Balanceakt III

Place: Franckesche Stiftungen, Halle (Saale), Germany
Date: 2018-2019
Material: Mineral facade paint
Partner: Philipp Eichhorn & Bzu
Assistance: Alexander Fredoe Dümke, Alexander Staiger, Frieder Bader, Hanna Müller-Kaempffer, Joav Scholz, Kyrill Hirner, Marten Ernst, Martin Krauth, Max Rademacher, Michael Schulze, Nancy Röschter, Philipp Hurst, Philipp Kienast, Robert Czolkoß, Sebastian Boo Borkert, Stefan RDY Retzlaff, Sone, Tillmann Ziola, Tim

Photo: Stefan Retzlaff

The Circuit
Everything is in motion, the future is uncertain, man does not stand still. The view through the telescope falls on new planets, on huge satellites and an all-seeing eye. The story cannot be stopped and the red thread is now pulled by machines and flying objects. The limits of what is conceivable and feasible are repeatedly explored and shifted. Longing and hope remain, the search for a new and better world is omnipresent. Only in community can the individual get there – so together and with united forces a gigantic ladder must be climbed.

In the immediate vicinity of the painted blocks, there are more 11-story buildings that have already been renovated by another company. For all those involved, it was important that the prevailing colors were not ignored, but rather picked up on and complemented. In some cases, we used exactly the same color tones in order to achieve a coherent overall picture on the site.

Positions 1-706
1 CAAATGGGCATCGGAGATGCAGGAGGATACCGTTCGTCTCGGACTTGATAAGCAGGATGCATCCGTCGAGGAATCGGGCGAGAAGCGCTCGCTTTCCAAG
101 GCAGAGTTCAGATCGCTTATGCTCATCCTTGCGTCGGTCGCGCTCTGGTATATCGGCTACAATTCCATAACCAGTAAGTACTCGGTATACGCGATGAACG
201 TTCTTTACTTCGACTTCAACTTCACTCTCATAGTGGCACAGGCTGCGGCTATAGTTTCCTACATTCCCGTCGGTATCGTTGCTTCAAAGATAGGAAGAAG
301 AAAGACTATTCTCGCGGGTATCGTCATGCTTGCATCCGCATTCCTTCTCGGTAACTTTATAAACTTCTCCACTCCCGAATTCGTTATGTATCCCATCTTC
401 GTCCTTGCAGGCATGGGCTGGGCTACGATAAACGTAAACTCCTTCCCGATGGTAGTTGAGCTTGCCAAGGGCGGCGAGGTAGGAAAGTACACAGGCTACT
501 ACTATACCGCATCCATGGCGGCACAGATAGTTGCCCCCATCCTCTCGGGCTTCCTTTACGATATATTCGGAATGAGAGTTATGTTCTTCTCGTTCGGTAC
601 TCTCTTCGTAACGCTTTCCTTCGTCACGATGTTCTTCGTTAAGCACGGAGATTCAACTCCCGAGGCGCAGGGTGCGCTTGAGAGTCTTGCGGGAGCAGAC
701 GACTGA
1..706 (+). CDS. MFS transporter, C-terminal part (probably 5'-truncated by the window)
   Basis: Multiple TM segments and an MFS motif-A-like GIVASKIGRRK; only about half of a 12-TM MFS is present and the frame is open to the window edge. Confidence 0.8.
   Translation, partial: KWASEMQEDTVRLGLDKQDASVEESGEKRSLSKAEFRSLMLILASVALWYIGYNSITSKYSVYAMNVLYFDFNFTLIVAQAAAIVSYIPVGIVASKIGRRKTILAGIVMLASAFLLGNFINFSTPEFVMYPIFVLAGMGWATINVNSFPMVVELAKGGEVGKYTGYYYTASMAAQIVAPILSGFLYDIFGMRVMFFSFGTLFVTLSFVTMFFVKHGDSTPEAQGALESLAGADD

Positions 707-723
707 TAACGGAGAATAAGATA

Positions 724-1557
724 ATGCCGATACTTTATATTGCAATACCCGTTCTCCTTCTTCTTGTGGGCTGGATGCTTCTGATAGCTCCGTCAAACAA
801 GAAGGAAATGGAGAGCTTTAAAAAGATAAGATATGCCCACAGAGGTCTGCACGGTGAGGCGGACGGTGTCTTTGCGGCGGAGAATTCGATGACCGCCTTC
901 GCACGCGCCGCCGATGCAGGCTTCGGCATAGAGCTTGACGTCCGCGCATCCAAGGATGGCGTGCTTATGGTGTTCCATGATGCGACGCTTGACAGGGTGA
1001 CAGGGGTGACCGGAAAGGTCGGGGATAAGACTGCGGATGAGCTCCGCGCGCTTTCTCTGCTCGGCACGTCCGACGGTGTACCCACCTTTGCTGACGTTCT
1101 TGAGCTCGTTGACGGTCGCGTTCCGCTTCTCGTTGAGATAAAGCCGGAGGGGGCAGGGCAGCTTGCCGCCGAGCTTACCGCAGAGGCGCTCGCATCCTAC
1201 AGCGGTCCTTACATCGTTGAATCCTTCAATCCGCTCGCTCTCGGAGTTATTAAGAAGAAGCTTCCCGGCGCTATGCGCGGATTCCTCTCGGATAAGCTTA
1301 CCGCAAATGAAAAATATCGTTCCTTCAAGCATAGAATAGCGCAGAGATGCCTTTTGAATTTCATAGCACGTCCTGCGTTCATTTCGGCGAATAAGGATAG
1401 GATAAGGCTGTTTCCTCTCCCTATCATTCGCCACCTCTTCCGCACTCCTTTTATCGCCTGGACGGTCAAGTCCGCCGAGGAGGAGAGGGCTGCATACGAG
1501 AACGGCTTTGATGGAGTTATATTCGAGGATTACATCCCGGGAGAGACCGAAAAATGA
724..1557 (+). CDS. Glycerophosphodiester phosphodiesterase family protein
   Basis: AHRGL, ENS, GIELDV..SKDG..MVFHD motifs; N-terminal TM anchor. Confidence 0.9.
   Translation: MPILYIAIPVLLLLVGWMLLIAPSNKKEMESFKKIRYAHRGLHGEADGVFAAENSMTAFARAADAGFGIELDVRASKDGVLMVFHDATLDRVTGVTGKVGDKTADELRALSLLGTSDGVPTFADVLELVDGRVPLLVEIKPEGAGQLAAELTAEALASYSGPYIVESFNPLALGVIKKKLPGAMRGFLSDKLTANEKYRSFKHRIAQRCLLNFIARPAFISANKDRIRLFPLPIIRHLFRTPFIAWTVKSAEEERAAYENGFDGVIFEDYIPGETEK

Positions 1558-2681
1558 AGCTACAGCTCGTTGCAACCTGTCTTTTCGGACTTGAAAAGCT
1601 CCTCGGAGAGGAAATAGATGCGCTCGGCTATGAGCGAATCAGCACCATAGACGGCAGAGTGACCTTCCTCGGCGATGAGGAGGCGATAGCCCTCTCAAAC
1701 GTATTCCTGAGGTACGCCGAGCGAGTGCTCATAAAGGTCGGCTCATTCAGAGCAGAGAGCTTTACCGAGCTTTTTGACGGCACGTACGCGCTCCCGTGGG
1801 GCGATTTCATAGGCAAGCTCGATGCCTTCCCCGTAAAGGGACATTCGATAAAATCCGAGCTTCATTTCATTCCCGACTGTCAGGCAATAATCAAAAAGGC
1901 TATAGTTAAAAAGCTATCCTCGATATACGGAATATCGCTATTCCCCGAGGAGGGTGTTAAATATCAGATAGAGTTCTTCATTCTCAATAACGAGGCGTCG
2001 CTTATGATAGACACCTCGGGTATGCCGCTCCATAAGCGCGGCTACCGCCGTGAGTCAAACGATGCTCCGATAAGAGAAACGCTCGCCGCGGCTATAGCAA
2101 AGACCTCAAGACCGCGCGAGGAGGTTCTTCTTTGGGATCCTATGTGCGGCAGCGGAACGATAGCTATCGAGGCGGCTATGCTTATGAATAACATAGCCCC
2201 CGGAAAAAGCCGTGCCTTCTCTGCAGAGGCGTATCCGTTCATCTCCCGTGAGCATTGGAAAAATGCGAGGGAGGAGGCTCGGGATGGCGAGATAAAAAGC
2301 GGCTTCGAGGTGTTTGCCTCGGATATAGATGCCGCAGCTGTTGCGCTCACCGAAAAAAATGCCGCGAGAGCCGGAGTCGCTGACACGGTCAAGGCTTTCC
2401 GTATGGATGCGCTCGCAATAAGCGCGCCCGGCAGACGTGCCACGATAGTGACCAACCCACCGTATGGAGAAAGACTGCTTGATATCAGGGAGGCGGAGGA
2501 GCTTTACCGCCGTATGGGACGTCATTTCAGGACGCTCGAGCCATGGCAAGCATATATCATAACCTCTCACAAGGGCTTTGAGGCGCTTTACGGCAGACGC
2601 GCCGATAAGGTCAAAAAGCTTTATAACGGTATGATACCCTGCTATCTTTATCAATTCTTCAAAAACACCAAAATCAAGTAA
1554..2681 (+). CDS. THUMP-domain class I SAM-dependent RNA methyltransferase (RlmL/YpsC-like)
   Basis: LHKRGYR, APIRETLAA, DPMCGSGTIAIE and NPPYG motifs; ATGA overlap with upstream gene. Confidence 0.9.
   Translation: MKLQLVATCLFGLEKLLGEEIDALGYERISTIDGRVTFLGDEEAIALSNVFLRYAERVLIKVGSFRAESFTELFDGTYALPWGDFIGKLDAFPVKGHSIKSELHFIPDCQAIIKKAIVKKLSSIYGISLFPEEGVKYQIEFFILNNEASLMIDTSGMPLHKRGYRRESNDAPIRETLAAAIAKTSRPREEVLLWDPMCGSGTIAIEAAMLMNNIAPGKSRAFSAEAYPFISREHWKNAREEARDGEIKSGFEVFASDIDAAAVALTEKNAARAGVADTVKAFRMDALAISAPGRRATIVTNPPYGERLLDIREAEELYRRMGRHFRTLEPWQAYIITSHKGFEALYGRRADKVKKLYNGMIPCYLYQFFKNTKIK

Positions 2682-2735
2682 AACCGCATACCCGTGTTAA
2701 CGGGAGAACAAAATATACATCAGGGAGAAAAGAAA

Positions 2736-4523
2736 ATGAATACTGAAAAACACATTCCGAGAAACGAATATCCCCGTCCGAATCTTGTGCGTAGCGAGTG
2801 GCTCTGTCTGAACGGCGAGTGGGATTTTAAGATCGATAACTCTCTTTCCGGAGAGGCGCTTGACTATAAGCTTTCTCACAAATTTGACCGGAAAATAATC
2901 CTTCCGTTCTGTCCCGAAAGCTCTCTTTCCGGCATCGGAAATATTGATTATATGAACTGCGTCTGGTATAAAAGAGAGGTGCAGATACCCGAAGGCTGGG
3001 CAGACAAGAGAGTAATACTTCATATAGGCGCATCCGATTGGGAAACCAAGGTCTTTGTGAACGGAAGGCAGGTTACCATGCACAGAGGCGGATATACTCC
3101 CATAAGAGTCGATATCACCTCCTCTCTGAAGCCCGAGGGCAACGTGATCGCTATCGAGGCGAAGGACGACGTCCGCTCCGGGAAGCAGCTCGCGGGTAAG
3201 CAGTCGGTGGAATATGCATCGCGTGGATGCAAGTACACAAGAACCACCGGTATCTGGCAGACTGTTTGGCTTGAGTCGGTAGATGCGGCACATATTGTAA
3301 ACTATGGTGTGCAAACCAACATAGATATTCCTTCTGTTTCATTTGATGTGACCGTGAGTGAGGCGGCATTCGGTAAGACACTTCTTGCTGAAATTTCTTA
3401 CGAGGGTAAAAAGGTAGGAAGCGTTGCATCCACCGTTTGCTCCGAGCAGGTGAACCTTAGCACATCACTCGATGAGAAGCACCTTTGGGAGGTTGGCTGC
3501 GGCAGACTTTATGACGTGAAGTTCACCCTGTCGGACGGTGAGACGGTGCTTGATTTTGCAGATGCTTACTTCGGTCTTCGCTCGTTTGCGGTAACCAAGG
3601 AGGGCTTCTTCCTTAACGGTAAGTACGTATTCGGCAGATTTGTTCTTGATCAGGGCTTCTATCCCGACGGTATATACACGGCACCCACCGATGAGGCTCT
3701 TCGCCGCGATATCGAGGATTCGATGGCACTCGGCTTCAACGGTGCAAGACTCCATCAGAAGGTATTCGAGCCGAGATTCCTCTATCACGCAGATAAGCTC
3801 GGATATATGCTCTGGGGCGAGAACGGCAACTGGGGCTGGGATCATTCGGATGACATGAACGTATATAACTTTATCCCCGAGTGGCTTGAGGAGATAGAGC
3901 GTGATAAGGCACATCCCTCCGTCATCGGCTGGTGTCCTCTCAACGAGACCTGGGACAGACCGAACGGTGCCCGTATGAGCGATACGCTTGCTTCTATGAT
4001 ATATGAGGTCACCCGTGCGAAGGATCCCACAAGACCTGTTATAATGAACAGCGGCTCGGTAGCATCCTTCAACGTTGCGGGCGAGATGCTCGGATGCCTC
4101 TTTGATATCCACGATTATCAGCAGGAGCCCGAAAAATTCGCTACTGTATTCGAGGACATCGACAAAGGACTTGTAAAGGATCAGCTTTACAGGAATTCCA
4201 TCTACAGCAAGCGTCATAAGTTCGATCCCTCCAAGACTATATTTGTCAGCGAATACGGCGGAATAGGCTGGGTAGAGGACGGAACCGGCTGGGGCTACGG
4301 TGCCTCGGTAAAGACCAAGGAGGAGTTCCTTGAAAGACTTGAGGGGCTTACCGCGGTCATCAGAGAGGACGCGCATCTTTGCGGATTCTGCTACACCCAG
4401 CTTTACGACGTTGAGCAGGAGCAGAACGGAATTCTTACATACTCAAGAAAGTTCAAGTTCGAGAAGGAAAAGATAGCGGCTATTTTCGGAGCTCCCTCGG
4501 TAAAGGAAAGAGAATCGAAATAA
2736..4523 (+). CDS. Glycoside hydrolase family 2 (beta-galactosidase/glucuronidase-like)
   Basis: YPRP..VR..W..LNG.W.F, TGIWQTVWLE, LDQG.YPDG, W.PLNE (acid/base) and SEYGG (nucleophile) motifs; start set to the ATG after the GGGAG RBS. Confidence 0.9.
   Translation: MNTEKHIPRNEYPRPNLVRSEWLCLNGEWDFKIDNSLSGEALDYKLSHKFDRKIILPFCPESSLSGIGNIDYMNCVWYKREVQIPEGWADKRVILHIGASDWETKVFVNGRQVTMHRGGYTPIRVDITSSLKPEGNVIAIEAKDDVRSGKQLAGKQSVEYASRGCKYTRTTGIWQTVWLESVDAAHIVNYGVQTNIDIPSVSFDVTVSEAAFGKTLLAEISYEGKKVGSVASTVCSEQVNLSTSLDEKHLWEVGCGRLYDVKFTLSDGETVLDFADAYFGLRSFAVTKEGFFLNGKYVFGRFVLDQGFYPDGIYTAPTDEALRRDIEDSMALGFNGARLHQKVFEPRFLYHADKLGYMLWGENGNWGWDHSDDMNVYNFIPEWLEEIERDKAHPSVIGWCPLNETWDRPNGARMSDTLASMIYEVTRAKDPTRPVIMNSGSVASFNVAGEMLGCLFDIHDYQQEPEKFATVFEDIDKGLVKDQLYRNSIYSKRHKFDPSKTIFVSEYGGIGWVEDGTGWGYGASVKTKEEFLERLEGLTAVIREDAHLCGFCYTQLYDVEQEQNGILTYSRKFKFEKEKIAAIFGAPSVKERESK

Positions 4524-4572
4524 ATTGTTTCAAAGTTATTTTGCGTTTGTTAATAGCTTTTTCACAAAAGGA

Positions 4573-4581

Photo: Stefan Retzlaff
Photo: Stefan Retzlaff

The narrative ends and closes into a circle. In the middle of it a child representing mankind holds the ball of wool – beginning and end of the story – in their own hands.

The socialist highway lamps right next to our wall where built higher as they would have been necessary to. They symbolized the wish to reach the sky and the stars with futurisitc machines.

Photo by Johannes Krell

The final wall of our mural ensemble is inclined directly towards the historical grounds of the Francke foundations from the 17th century. The characteristic red triangular roofs of the foundations should be the defining motif here to make clear that the socialist blocks are part of the baroque grounds.

Photo Stefan Retzlaff